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This page is courtesy of Florida Electrophysiology Associates; The leader in the Southeast United States in complex catheter ablation procedures

Normal Sinus Rhythm

The normal electrical system of the heart consists of the sinus node (or SA node) which resides in the right upper chamber of the heart.  This natural pacemaker provides impulses which travel through the heart normal electrical system to the two lower chambers (the ventricles) resulting in a normal heart beat.  The hearts natural pacemaker will vary the rate it fires depending upon the demands placed upon the body it serves.  However, for any given heart rate, during normal sinus rhythm the heart rhythm and pulse are regular. Want to know if you're in fibrillation?  Assuming you don't have a pacemaker, a quick way to check is to simply take your pulse.  If it's regular, then you're not in atrial fibrillation (you may not necessarily be in a normal rhythm but a regular non-artificially paced rhythm is never atrial fibrillation).  The normal rate of firing of the natural pacemaker and thus the two upper chambers of the heart is between about 50 and 140 beats per minute depending on the patients age, physical status, activity level, etc.  You will note on the above illustration. that there is a signal called a "P"- wave seen on the EKG during normal rhythm and occurring just prior to the much larger "RS" complex.  The P-wave represents contraction of the two upper chambers (the right and left atrias) during normal rhythm. The "RS" complex (also called the "QRS" complex) represents contraction of the two lower chambers of the heart in response to the atrial contraction.  In normal sinus rhythm, the P-wave occurs before and actually causes the QRS complex as is evident in the above illustration.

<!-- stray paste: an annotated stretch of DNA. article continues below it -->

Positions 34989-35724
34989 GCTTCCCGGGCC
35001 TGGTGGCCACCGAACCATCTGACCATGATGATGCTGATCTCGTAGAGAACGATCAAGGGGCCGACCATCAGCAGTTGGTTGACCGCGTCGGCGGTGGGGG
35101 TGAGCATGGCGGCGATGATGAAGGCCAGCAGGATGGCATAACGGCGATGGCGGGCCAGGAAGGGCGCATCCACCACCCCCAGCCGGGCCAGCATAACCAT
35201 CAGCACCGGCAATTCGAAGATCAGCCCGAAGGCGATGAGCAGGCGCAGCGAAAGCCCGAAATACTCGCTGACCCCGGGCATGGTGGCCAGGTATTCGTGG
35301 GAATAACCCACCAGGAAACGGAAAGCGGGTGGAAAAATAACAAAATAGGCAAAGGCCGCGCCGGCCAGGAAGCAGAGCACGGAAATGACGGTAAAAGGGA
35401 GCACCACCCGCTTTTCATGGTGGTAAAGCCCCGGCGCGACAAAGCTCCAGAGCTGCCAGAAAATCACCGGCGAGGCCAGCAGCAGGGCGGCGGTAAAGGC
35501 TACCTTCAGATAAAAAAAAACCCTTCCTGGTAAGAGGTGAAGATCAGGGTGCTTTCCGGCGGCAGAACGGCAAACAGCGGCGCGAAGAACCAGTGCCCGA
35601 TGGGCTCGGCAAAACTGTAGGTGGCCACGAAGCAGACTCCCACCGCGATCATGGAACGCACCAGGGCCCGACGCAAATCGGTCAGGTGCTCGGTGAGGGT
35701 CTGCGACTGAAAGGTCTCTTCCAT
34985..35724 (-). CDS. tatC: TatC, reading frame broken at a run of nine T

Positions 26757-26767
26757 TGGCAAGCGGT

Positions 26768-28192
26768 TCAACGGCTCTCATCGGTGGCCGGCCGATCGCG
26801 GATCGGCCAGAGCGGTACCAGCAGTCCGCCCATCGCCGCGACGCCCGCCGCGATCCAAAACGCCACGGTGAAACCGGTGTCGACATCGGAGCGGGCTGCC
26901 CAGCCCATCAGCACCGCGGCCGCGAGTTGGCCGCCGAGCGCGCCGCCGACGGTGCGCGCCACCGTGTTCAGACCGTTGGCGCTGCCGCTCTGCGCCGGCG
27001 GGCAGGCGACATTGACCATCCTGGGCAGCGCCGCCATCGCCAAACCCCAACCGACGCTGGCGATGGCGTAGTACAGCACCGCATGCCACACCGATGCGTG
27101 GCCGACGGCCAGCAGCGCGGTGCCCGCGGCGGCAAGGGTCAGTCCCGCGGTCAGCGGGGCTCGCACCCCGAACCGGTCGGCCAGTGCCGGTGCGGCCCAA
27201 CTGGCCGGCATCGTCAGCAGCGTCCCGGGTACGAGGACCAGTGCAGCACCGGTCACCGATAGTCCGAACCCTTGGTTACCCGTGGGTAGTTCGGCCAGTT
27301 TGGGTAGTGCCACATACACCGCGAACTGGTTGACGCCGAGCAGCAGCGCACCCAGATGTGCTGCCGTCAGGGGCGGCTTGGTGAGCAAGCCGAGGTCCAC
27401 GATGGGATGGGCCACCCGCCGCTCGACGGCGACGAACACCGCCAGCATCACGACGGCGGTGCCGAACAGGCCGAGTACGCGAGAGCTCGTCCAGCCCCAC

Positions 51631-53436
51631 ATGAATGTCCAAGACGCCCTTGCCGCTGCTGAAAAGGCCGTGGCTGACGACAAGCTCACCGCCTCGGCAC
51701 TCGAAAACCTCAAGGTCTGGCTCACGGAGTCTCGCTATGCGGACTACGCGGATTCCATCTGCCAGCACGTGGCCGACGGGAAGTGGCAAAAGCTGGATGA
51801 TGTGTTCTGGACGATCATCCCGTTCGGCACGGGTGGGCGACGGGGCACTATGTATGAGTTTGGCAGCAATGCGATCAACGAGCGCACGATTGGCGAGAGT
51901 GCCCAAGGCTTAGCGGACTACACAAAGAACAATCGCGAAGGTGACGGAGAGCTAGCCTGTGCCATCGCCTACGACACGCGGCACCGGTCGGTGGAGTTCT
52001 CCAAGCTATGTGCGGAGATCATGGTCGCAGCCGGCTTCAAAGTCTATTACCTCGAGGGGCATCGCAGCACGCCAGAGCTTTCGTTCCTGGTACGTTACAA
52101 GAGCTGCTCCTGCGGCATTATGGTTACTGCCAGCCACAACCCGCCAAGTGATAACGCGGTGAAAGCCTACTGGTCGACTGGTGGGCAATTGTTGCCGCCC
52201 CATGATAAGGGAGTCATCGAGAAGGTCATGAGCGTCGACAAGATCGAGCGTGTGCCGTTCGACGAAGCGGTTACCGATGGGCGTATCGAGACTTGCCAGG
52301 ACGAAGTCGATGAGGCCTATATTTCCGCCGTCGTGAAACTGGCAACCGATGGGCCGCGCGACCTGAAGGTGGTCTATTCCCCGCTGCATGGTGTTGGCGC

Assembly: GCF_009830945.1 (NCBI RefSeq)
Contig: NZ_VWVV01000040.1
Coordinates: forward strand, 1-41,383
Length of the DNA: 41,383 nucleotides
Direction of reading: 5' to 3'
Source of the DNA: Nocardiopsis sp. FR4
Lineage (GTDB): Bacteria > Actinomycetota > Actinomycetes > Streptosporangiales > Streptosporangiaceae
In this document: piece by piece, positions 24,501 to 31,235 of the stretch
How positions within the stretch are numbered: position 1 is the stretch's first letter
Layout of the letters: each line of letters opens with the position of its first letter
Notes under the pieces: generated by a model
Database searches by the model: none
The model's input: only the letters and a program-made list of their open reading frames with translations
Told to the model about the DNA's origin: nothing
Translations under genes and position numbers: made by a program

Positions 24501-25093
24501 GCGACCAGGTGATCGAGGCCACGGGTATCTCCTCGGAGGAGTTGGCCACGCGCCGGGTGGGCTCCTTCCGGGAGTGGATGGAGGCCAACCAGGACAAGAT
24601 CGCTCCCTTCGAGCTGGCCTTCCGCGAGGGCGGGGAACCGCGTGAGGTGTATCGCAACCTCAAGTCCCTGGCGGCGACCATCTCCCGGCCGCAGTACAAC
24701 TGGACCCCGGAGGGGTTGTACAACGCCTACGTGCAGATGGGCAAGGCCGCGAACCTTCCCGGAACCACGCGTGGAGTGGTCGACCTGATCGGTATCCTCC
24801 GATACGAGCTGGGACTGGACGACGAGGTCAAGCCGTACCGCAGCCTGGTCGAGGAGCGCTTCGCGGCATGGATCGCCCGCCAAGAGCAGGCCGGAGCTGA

Atrial Fibrillation

In atrial fibrillation, the rate of firing of the two upper chambers is around 500 beats per minute. The patient would have a cardiac arrest if all of these impulses were transmitted to the two lower pumping chambers (the ventricles) and the heart is not designed to move any blood at these very fast rates.  Fortunately, a natural circuit breaker called the AV-node (denoted by the yellow-orange structure in the illustration) only permits so many fast impulses from the atria to actually reach the ventricles and cause a contraction.  AV nodal conduction of these impulses however occurs in an irregular fashion.  Thus, the lower chambers beat irregularly during atrial fibrillation as at times several impulses are conducted while at other times they are blocked.  The pulse during atrial fibrillation (in the absence of artificial pacemakers) will therefore be irregular.  Note in the above illustration that the QRS complex (which represents contraction of the ventricles) is very irregular.  Also, note the absence of obvious P-waves.  Instead of P-waves, a very irregular fine rhythm is seen between the QRS complexes.  This represents the two atrias firing at around 500 beats/minute in an irregular fashion.  When fibrillation occurs, both the right and left atria are in fibrillation while the lower chambers are very irregular.  The pulse rate during fibrillation will depend on a variety of factors including the patients age and medication usage but can range from very very fast to relatively slow.  Patient symptoms too can vary greatly from one individual to another with some people not even aware of the fibrillation while others are extremely symptomatic with this arrhythmia.

 

Home What causes A fib. Who Gets A. fib A Fib Palliations A Fib Cures Coumadin Risks of Having A. Fib Famous Fibrillators